I was struck with just how different it is in other businesses and we received a nice example of that this past week.
Netflix (the online streaming company, and former IPO darling) raised prices last month, much to the dismay of their customers, and they suffered mightily. Their stock dropped from about $220 since last month, closing today at about $113.
Like we see all too often however: One man's crisis is another man's opportunity.
Enter Netflix competitor Blockbuster and their new owner.
Sensing an opening last week - not in a month, or after they formed a committee - they got rolling.
"The decision by Netflix to raise prices on its DVD and video streaming rental packages did more than kick off the company’s slide in terms of customer happiness (and share price). It gave rival Blockbuster a rare opportunity to strike back, Twitter-style."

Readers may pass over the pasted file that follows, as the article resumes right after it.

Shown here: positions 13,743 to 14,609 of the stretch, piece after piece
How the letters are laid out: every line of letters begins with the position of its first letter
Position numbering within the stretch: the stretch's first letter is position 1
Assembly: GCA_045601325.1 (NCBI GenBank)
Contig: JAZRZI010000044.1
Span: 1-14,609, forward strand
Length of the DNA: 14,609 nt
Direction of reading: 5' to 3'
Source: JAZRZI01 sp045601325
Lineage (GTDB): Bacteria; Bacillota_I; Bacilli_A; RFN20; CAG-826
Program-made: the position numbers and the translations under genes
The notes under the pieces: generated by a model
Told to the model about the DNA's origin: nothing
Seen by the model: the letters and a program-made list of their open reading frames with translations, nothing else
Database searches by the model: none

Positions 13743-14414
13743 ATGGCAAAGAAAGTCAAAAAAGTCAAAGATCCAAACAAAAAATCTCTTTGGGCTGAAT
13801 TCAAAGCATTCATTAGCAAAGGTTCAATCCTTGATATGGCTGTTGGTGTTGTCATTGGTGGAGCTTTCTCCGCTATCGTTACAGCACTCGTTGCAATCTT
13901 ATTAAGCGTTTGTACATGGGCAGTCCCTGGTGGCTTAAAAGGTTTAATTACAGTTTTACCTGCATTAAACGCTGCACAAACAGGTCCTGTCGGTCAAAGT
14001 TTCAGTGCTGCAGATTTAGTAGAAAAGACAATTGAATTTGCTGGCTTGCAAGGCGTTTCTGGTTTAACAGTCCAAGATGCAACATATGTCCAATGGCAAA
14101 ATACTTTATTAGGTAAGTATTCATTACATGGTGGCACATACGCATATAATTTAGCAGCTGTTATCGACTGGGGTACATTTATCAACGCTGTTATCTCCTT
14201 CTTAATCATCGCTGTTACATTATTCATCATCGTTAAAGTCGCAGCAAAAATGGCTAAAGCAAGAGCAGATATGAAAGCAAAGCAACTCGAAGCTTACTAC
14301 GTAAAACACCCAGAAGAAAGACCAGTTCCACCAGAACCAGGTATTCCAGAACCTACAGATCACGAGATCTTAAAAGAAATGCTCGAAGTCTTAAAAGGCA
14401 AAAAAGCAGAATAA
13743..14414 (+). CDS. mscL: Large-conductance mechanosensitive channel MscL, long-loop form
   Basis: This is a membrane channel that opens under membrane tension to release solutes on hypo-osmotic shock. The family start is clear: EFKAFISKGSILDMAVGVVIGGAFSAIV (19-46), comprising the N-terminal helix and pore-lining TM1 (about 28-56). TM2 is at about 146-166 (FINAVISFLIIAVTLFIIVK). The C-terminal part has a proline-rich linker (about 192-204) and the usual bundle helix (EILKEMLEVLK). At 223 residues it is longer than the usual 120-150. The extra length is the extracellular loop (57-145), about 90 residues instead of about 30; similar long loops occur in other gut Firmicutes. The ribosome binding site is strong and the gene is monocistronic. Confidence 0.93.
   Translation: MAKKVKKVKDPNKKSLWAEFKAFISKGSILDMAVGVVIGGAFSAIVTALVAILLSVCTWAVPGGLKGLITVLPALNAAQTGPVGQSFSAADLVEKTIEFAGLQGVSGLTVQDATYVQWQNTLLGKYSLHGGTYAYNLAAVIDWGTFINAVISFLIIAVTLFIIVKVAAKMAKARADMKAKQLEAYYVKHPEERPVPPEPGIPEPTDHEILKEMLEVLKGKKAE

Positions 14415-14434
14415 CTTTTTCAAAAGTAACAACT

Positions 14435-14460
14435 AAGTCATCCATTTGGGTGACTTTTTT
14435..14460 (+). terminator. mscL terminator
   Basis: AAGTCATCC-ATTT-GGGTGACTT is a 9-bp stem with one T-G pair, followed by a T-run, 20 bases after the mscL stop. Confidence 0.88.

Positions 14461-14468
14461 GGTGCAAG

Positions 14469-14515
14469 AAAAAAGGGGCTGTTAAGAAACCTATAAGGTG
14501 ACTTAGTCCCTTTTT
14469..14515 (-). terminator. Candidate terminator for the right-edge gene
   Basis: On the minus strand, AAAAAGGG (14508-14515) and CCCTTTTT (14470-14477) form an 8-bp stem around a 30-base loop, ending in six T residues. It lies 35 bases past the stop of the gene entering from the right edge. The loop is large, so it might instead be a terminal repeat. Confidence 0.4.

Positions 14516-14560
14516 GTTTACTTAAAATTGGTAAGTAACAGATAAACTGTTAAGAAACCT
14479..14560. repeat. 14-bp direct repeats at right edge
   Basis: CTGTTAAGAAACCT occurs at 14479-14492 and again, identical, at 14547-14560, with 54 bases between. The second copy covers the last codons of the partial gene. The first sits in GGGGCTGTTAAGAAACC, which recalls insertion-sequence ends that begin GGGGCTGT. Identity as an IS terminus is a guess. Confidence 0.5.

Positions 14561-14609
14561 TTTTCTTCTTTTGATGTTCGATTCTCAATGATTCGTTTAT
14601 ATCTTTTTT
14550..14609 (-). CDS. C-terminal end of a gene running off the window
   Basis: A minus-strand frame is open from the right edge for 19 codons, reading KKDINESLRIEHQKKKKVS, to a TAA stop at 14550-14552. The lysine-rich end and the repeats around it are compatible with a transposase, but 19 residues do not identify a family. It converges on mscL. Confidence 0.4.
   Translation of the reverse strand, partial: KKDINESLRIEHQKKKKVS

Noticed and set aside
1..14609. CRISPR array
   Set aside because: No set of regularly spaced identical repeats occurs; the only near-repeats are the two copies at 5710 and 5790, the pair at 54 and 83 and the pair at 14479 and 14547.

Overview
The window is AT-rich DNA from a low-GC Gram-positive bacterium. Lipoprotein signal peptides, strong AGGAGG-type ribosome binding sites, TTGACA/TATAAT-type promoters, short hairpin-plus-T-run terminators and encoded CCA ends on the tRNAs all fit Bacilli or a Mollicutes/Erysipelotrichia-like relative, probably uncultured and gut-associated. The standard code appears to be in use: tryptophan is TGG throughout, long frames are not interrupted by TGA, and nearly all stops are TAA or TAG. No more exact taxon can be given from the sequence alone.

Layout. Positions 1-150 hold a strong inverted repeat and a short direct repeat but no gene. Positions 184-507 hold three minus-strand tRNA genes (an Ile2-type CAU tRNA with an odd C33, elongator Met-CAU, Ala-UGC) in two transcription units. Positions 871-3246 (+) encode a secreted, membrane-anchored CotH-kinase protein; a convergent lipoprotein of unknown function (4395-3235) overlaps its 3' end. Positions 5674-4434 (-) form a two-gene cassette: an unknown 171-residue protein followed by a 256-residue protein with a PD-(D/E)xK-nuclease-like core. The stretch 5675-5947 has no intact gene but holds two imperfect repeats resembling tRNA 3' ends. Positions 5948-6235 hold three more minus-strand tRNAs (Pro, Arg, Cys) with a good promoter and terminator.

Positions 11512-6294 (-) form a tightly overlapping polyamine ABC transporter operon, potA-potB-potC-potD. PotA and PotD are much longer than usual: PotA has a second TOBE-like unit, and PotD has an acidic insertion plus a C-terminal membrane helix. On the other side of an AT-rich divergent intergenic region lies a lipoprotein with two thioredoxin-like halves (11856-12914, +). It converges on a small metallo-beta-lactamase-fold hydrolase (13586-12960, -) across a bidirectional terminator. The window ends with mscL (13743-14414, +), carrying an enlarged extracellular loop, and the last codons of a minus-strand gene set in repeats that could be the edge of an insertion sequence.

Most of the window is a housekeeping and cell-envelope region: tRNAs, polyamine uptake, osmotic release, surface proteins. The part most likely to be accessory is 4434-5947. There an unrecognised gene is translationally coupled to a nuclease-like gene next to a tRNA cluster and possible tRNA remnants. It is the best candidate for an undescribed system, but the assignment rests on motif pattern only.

On September 19th, the day Netflix was getting clobbered for the first time:
- Blockbuster started a new Twitter contest, promising a free year of service for the four best Netflix breakup stories.
- In some cases Blockbuster has used direct messages—DM in Twitter parlance—to entice users—preferably those with a large Twitter followings–to promote Blockbuster offers in return for free subscriptions.
- Blockbuster sponsored the word “Qwikster” on Twitter. When users searched Twitter for Qwikster, Blockbuster messaging would be the first to pop up in the search category. (Netflix hastily started a new arm for DVD rentals called "Qwikster", but failed to land the twitter account)
- The team has also directly interacted with 150 thousand people in its #helloBlockbuster campaign.
Customers do not fall in your lap, they have to be earned through hard work. In today's world of streaming movies and DVD's the response is swift - almost immediate. Poker was shut down in April, and we're still waiting for racings response.